By Ronal Quinones
HAVANA TIMES – Lorena Vargas is a Cuban girl who is obsessed with soccer. This month, she had planned to follow, and go whenever she could, to a national tournament game which is the top league for women in Cuba. However, those dreams have been cut short for now.
Due to the “temporary situation” the country is experiencing, every tournament scheduled for September was suspended until further notice, except for the Cuban Baseball League and (even though it hasn’t been officially announced yet) a chess tournament that takes place in Bacuranao.
This announcement was made by the vice-president of the National Institute of Sports, Physical Education and Recreation (INDER), Omar Venegas, who appeared about a week ago on a national radio station Radio Rebelde, explaining the sports association’s savings plan to tackle the moment at hand.
“We have come up with a series of actions just like other government bodies have. Every scheduled event, such as women’s soccer for example, will be canceled for now, except for the Cuban National Baseball League of course,” he stated.
The official explained that baseball is the only sport that will continue as normal, albeit with some organizational changes.
“The National Series, which is the pride and joy of every Cuban, will maintain its schedule, although we have taken some measures, such as playing only in the provincial capitals, instead of playing a percentage of the games in different municipalities. Likewise, all games will now be played in the afternoons. In order to finish this first round of the League play, 45,000 liters of fuel were needed, which has now been reduced to 11,300 liters.”
INDER’s vice-president also explained that High Performance Sport Centers across the country, as well as Sports Initiation Schools (EIDE) and Schools for Physical Education Teachers (EPEF), have adopted extreme energy-saving measures, but their study plans won’t be affected.
While Lorena’s case might be an isolated one, because there aren’t really very many people who follow women’s soccer in Cuba, we are talking about thousands of people not being able to enjoy our main sport, in the case of baseball in their municipal stadiums.
Osvaldo Fraguela, an employee at a state company, believes that his chances of being able to see a game have become minimal as a result, because all baseball games will now be played while he is at work.
“I’ll only have the weekend now to go to the stadium, but it’s precisely on the weekend when the number of buses on the street drops, and it becomes practically impossible to get anywhere in this city. I won’t even be able to watch them on TV because we aren’t allowed to at my workplace,” this traditional Industriales fan (Havana’s team) says distraughtly.
Alfredo Rosabal, an independent worker at an agro-market was more or less on the same page.
“I finish my working day absolutely exhausted after standing on my feet all day, selling produce and to tell you the truth, I don’t feel like walking to the Estadio Latinoamericano to watch baseball [in the afternoon]. I would go and watch the night-games, even if Industriales weren’t playing, but I can’t even do that now. Then they complain that people aren’t following baseball anymore and are watching soccer instead, but it’s becoming an increasingly uneven battle,” he remarked.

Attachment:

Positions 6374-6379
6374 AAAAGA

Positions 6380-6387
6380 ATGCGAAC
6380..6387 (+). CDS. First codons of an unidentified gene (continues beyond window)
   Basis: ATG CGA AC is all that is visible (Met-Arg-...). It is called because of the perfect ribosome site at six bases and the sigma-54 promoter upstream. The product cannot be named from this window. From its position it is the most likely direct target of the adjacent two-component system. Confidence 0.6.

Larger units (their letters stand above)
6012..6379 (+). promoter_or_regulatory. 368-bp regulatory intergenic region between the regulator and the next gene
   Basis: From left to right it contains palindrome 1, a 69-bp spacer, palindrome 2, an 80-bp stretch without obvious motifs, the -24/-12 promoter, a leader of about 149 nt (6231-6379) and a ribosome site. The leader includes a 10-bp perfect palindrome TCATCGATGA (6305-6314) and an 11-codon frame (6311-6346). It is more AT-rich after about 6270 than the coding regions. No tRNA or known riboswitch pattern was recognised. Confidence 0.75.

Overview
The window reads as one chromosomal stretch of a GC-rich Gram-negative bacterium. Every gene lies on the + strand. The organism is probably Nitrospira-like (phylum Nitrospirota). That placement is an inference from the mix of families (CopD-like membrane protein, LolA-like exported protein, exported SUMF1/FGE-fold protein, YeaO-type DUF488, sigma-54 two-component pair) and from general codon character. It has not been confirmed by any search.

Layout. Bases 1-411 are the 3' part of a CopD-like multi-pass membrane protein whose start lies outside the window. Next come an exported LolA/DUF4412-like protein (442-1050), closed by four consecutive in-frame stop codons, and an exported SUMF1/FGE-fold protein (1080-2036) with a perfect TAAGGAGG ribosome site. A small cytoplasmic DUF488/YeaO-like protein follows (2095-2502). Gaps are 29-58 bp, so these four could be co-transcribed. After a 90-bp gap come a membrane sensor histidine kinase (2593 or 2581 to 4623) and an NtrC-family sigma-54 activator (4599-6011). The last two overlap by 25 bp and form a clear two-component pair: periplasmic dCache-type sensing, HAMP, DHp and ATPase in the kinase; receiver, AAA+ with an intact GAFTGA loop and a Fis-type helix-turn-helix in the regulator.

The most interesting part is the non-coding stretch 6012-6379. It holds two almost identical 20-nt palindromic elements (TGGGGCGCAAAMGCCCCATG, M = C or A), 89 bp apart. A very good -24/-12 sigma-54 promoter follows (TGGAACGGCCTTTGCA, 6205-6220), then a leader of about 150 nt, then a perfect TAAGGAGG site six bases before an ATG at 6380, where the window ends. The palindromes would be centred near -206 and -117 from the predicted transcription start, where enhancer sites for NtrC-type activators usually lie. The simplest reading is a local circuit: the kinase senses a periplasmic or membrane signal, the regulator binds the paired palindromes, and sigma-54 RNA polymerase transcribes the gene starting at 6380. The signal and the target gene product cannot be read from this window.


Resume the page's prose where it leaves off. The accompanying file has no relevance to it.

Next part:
Luckily, sports in other categories will continue, and neighborhood training centers will keep running like normal, because people using them live nearby and they don’t need any extra resources.
Nevertheless, they have still been affected.
Renan Labrada, a boxing trainer, said that there was going to be a face-off with boxers from another Havana municipality this month, but this will be impossible now because of transport problems.
“A baseball game can still go ahead because even if you’re missing a guy, you can always make up a team, but my sport is an individual one, and if the guy doesn’t show, there’s nobody to fight in his weight category, and it’s not advisable that we violate categories when they are so young. We’ve had to do it sometimes because we’ve had no other choice, but a kid got injured once because I made him fight against another one who was in a higher weight category and I definitely won’t do that again,” he said.
“Luckily, we can train like normal because nearly all of them live nearby, as do I, because if the gym were far away from me then I wouldn’t be able to come every day either, and that would be serious because we’d all get too far behind. They’re talking about a couple of days, but we know how things go in this country and I wouldn’t be surprised if this went on for a while. Just the other day, (president Miguel) Diaz-Canel said that the energy-saving measures were here to stay. He didn’t go into too much detail, but it seems to me like this business of being “temporary” is going to become permanent,” he said.
In a brief tour of the community sports facilities, I could see that activities were running more or less normally, but Labrada said that it might be a different story in other parts of Cuba, although parents normally find a way to resolve these kinds of problems.
However, the control measures being applied today complicate everything, because if a driver could put away a couple of liters of gasoline to make his own private journeys on the side, it’s really hard to do that today.
September has been hard on everyone, and according to the Cuban government, signs of improvement can be seen, but we’ll have to wait and see if things return to normal.
The 18th Hispanidad Golf Tournament is scheduled to take place on October 4th, at the Varadero Golf Club. I’d be surprised if it were canceled, but even so, it doesn’t mean to say that we’ve left this “temporary situation” behind us. The definitive answers to these questions might come in the coming hours.